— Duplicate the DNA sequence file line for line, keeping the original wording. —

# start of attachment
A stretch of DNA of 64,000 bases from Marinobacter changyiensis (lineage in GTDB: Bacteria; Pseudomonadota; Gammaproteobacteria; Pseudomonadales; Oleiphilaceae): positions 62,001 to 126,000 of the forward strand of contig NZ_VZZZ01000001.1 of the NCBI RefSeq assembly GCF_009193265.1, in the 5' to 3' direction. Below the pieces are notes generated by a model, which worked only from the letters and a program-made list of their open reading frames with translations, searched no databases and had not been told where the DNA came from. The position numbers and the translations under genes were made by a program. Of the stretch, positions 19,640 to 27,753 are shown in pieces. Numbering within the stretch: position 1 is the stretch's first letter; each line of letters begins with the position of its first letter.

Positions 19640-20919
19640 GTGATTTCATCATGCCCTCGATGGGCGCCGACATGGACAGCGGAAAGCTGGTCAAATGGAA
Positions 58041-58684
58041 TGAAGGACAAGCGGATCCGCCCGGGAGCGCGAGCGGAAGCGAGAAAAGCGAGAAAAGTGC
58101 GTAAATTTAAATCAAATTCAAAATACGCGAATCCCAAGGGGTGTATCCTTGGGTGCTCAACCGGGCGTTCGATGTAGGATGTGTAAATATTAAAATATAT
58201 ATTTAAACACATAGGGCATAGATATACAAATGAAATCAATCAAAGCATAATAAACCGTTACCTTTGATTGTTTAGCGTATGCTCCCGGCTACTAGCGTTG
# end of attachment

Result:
A stretch of DNA of 64,000 bases from Marinobacter changyiensis (lineage in GTDB: Bacteria; Pseudomonadota; Gammaproteobacteria; Pseudomonadales; Oleiphilaceae): positions 62,001 to 126,000 of the forward strand of contig NZ_VZZZ01000001.1 of the NCBI RefSeq assembly GCF_009193265.1, in the 5' to 3' direction. Below the pieces are notes generated by a model, which worked only from the letters and a program-made list of their open reading frames with translations, searched no databases and had not been told where the DNA came from. The position numbers and the translations under genes were made by a program. Of the stretch, positions 19,640 to 27,753 are shown in pieces. Numbering within the stretch: position 1 is the stretch's first letter; each line of letters begins with the position of its first letter.

Positions 19640-20919
19640 GTGATTTCATCATGCCCTCGATGGGCGCCGACATGGACAGCGGAAAGCTGGTCAAATGGAA
Positions 58041-58684
58041 TGAAGGACAAGCGGATCCGCCCGGGAGCGCGAGCGGAAGCGAGAAAAGCGAGAAAAGTGC
58101 GTAAATTTAAATCAAATTCAAAATACGCGAATCCCAAGGGGTGTATCCTTGGGTGCTCAACCGGGCGTTCGATGTAGGATGTGTAAATATTAAAATATAT
58201 ATTTAAACACATAGGGCATAGATATACAAATGAAATCAATCAAAGCATAATAAACCGTTACCTTTGATTGTTTAGCGTATGCTCCCGGCTACTAGCGTTG